This is apparently to be Jet Li’s final martial arts film, a fact which saddens the whole of martial arts fandom. So there was a lot riding on this one: would Jet the martial artist go out with a bang, or with a whimper?
Well, fortunately for all of us, it’s a definite bang. Jet, no in his mid-forties, may have slowed down a little, but he’s still got the effortless grace and balance that made him a star. Watching this man move is almost a religious experience: as an admiring character in Blake’s 7 once said, “Every part a moving part? Every move is executed beautifully, and every move is just as much as required, but not one hair’s breadth more. Pure poetry.
Of course, we’ve seen from Jet’s Hollywood movies that, no matter how great his skill, it’s still possible to make it look like a dog’s breakfast with poor direction and/or action choreography. Fortunately again, Jet’s final martial arts film is graced by two masters in this field, in the form of Yuen Wo Ping (choreography) and Ronny Yu (direction). Yuen’s fame has survived Hollywood, and he’s known worldwide as the action choreographer of films such as The Matrix and Ang Lee’s epic Crouching Tiger, Hidden Dragon. Yu fared a little worse in Hollywood, being relegated to teen slasher movies, but he’s responsible for the Michael Hui comedy Chicken And Duck Talk, as well as the sublime wuxia fantasy The Bride With White Hair, so his credentials are solid.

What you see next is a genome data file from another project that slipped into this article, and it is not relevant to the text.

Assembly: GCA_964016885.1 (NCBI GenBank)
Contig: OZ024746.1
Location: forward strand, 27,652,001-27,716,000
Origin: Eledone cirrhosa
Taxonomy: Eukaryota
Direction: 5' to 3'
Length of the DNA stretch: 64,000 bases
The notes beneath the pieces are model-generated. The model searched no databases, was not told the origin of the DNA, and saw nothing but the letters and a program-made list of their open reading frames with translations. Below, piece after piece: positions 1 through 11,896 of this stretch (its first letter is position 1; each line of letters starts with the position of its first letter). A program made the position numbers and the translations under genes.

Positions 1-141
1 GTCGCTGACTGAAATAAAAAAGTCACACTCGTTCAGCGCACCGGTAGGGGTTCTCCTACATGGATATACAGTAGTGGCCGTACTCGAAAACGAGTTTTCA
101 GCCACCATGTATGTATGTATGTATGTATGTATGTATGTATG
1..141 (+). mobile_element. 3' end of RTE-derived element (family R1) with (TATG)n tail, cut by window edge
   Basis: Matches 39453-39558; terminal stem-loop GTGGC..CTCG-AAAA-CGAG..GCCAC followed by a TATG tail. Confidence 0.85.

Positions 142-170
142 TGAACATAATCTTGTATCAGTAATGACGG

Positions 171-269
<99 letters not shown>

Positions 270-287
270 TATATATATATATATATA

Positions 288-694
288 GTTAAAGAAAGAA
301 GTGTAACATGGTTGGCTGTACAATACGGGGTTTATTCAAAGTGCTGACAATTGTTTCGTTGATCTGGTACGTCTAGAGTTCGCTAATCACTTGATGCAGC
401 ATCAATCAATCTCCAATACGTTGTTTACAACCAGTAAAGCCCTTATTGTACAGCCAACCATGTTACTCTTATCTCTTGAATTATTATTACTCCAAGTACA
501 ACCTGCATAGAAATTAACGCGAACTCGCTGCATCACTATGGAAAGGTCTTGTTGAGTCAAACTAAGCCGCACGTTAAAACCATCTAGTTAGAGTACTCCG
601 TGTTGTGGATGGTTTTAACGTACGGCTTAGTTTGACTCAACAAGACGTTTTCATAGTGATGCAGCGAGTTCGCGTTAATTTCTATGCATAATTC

And with three such masters in control, it wouldn’t have been possible to bollix this up even if they’d all painted themselves purple and done the Chicken Dance. So what we see is a beautifully-realised colonial China, with Jet as the jewel and centrepiece. Admittedly, he’s not so appealing in the early part of the film, as the prideful and truculent scrapper: he’s a trifle too old now to get away with that, and the character is less appealing than the endearingly boyish scrapper he played in Fong Sai Yuk.
But where Jet really shines is the second half of the film. He gives this role the gravitas that marked his turn in the Once Upon A Time In China series, and turns in a finely-nuanced performance that complements the fighting.
And the fighting is glorious. Oh, have I already mentioned that? Well, it deserves mentioning again. And again. And again. The film opens with a pr?is of Huo’s contest against three foreign champions, which is such a gem of classic martial arts cinema as will bring tears to the eyes of enthusiasts. Jet demonstrates his mastery of several weapons of the traditional Chinese armoury, and Yu and Yuen choreograph and film thoroughly credible fights in a spare elegant manner which shows off the skill of the participants.
One thing I haven’t mentioned yet is the subtitles. There weren’t any on the Hong Kong disc that I watched, I believe because it was a condition of the US distributor that the Hong Kong release had no English subs. So I was a little apprehensive going in. But, perhaps unsurprisingly, it didn’t really make a bean of difference. The story is simple and clear enough without dialogue translations, and although there were a few subtleties in conversations that I missed, overall I had no difficulty following the plot. In fact, the lack of subtitles left me free to appreciate the soft beauty of the Mandarin language, as well as Jet’s more mature performance. Now that the subtitled Universal DVD is out locally, you have the option.
So if the world of martial arts cinema absolutely has to lose Jet Li, this is a fine and fitting film to go out with.